The Bankrate promise
At Bankrate we strive to help you make smarter financial decisions. While we adhere to strict , this post may contain references to products from our partners. Here's an explanation for .
- If you’re financing a smaller home improvement project, then a personal loan may be better than taking out a HELOC or a HELOAN.
- Personal loan interest rates are at record-highs, but if you have good credit you could score a lower rate.
- Most personal loans are unsecured, meaning you don’t need to back the loan balance with collateral.
Over 60 percent of homeowners had planned to use their checking or savings to pay for home improvement projects in 2023. However, more than half have reported delaying renovations through 2024 due to supply shortages and high costs.
If you’re like most Americans, it’s likely that the cost of your dream project or that much needed renovation has fallen on the back burner due to cost alone. However, homeowners have financing options that can make the costs more manageable, including personal loans.
Using a personal loan for renovations isn’t best for every borrower. While your first instinct may be to tap your home equity with a home equity loan or line of credit, in some cases, a personal loan could be a better choice.
What is a home improvement loan?
Home improvement loans are personal loans that can be used to finance related expenses. Even if you don’t see a lender offering loans specific home improvement loans, many will let you select home improvements as your loan purpose when you apply for a personal loan.
Like all personal loans, home improvement loans generally have fixed interest rates and a fixed repayment timeline. You’ll receive the funds upfront and soon after you’re approved, and your monthly payment will be consistent for the duration of your loan. They’re also unsecured, making them less risky than home equity loans or home equity lines of credit (HELOCs), which use your home as collateral.
Some lenders offer different terms or rates for personal loans used for home improvement. For example, LightStream’s loans feature a starting APR of 7.99 percent (with AutoPay). But if you’re planning to use the loan proceeds for a home improvement project, the starting APR increases to 8.49 percent, depending on your loan term.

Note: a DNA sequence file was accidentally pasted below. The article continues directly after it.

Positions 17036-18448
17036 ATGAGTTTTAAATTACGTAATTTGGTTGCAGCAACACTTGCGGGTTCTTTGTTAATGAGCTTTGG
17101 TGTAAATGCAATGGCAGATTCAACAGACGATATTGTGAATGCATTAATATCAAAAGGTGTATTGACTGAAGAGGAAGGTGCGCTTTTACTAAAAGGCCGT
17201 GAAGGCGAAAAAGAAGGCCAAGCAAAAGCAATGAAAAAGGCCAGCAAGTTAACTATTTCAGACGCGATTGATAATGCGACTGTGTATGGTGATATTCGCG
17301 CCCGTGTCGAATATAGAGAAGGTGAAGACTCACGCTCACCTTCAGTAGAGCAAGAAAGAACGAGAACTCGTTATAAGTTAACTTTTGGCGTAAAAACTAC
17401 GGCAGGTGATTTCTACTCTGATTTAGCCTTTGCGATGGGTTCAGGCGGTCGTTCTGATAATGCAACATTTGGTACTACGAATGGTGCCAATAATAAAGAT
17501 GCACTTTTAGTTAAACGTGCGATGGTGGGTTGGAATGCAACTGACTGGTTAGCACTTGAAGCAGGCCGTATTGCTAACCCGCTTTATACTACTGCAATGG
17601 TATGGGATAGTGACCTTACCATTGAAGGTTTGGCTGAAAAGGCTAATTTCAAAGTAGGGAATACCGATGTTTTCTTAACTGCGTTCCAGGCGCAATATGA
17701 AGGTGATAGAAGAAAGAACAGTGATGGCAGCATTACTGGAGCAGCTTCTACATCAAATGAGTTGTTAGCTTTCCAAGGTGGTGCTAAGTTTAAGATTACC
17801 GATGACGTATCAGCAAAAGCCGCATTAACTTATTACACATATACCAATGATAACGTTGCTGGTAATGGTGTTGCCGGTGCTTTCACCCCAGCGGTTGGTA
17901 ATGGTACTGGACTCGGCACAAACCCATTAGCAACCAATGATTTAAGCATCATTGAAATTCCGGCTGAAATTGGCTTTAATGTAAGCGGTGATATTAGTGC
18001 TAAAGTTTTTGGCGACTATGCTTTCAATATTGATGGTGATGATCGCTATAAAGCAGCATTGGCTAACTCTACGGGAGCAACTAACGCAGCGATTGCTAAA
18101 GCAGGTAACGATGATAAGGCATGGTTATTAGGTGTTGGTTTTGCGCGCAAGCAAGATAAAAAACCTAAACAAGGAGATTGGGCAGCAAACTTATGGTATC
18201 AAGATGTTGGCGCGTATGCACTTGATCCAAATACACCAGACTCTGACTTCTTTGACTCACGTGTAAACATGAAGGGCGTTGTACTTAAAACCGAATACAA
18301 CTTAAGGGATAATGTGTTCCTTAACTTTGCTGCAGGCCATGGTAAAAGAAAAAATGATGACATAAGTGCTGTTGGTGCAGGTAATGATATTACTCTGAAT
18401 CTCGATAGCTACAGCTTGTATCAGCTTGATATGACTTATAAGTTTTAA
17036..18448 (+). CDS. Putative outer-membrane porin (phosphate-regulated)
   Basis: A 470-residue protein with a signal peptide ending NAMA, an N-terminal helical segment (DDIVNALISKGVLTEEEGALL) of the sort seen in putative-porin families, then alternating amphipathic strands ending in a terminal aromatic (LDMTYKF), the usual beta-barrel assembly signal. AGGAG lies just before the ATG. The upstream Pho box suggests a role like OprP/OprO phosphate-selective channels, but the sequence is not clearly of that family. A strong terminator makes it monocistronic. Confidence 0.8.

Is using a personal loan for home improvements a good idea?
To judge whether getting a personal loan for home improvements makes financial sense, you’ll want to consider the size and cost of your project, as well as the amount of equity you have in the home.
You’ll also want to weigh your comfort level with secured vs. unsecured borrowing. Finally, consider the following factors: personal loan interest rates, your credit health and score, predictable versus flexible dollar amounts and potential tax benefits.
In general, using a personal loan for home improvement can be a great option for small or mid-sized projects, like new windows or a room makeover.
However, before applying for a personal loan to finance your next project, it’s important to know the benefits and the potential downsides.
- You won’t risk losing your home. With a personal loan, you’re not borrowing against the value of your home. If you can’t repay your home equity loan or HELOC, your lender can eventually foreclose because your home secures these loans. While lenders offering unsecured home improvement loans can still place a lien against your home if you don’t pay them, the lien usually just makes selling or refinancing more difficult. It won’t get you kicked to the curb like a foreclosure unless the creditor gets a writ of execution from a judge to force the sale of your property, which isn’t likely.